Documentary History of American Water-works

Introduction Historical Background Chronology Geography Biography Technology Ownership and Financing General Bibliography
Pacific States
Nevada Dayton

Dayton, Nevada

Dayton was founded in 1850.

In 1864, Alfred James was granted "the exclusive right for the term of ten years, to lay distributing water pipes in any of the public streets or alleys of the Town of Dayton."  He apparently built a system that same year taking water from the Birdsall Ditch.  The system passed through several owners before being bought by James Scott in 1875, who greatly improved it.  After his death in 1896, his wife and children operated it for some time before it became the property of the Hotaling Estate Company.  John M. Mason owned it from 1919 to 1923, selling it to Americo Gianni.  He in turn sold it to Charles A. Bailey in 1924, but Gianni regained ownership at some point until his death in 1948.  His widow ran it until her death in 1954, and it is not known who owned it after that, but it was damaged in a 1956 flood and apparently ceased operating sometime after that.

Lyon County built a new water system in Dayton in 1972.

Water is provided by Lyon County.

1864 An Act to supply the Town of Dayton, in Lyon County, with Water, and to protect the Town against fire, and to define the Boundaries thereof.  February 20, 1864.

1866 Map of the State of Nevada, U.S. General Land Office.  Shows location of Dayton in Lyon County.

1896 James Scott, Born February 3, 1825 in Isle of Jersey, England; Came to California by way of Australia.  Died January 13, 1896, in Dayton, Nevada.   In 1875, however: "he undertook the enterprise of giving Dayton water facilities. He bought pipe, laid the mains and brought water from a distance up to the homes of every resident. With this business he was occupied chiefly until his death when he was seventy-one years of age." (1935 biographical sketch in James G. Scrugham's "Nevada -- A Narrative of the Conquest of a Frontier Land," attached). And:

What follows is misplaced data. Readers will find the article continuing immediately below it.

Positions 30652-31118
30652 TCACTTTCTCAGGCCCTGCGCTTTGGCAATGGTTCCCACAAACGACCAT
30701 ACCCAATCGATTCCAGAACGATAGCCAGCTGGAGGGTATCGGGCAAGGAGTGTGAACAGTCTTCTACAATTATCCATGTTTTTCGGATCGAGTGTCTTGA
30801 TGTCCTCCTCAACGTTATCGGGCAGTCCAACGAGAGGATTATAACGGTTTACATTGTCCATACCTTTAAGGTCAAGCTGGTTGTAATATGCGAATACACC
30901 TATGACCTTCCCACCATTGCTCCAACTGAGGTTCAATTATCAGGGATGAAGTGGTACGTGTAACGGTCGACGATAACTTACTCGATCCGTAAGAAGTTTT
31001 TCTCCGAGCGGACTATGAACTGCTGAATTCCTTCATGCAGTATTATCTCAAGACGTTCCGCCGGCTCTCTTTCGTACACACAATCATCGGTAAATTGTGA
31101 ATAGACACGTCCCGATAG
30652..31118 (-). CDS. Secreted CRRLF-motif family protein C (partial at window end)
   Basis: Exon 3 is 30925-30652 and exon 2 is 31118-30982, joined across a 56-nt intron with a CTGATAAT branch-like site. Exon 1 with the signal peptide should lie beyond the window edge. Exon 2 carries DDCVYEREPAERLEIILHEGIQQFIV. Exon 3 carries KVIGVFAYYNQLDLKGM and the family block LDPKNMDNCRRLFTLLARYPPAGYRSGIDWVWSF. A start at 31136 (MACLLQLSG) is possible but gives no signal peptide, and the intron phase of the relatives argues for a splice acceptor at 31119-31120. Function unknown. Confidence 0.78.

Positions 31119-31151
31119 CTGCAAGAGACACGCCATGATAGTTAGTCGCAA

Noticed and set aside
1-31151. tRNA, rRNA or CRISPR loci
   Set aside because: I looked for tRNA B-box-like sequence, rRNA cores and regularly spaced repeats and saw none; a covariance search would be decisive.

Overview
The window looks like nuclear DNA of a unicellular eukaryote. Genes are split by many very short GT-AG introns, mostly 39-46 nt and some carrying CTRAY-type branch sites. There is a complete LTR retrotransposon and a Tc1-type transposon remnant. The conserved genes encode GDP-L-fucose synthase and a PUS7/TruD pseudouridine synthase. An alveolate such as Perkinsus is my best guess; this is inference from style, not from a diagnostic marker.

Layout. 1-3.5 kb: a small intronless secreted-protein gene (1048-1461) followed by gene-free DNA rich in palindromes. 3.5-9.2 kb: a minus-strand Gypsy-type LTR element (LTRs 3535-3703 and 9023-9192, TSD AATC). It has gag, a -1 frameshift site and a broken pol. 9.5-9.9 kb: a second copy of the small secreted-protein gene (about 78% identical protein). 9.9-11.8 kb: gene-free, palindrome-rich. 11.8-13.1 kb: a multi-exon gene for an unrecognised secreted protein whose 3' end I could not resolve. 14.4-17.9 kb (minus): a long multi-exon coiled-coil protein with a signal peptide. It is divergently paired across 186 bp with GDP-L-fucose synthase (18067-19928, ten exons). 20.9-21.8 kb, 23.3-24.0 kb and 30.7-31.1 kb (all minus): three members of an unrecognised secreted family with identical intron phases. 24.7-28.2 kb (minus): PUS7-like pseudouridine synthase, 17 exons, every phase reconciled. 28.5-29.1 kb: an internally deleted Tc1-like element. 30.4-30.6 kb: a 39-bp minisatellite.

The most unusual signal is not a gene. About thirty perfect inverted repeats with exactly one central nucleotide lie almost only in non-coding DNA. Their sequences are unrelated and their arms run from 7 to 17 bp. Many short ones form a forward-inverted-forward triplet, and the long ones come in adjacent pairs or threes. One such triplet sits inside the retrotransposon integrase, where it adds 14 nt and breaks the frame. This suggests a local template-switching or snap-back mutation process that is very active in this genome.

"He had charge of the plant until his death, and since then, his wife has carried on the business with the assistance of her son and daughter." (Wren's 1904 biographical sketch in his "The History of Nevada," attached).
Interestingly, as proprietor of the Dayton Water Works, James only listed his occupation in the 1880 U.S. Census as "laborer" with no mention of the business.
The Lyon County Times, January 18, 1896, Death of Jas. Scott. He Passes Away After A Lingering Illness.  While employed in this mill, he secured control of the Dayton water works and owned it up to the time of his death.

1904 A History of the State of Nevada: Its Resources and People, by Thomas Wren
Pages 402-403:  James Scott. In 1875, seeing the need for additional water facilities at Dayton, he purchased pipe and supplied the town with its water works, most of the residences in the place being piped. He had charge of the plant until bis death, and since then bis wife has carried on the business with the assistance

1919 Mary Elizabeth Cooper Scott, born October 4, 1839, Morris County, New Jersey; Died September 19, 1919, Dayton, Nevada.  Wife of James Scott, married January 2, 1872, at Murphys Camp, Calaveras County, California by the Rev. John Mole (recorded in Book C, Page 114, Calaveras County).
Continued to operate the Dayton Water Company with the help of her son, William, and daughter, Mary Ann, following the death of James in 1896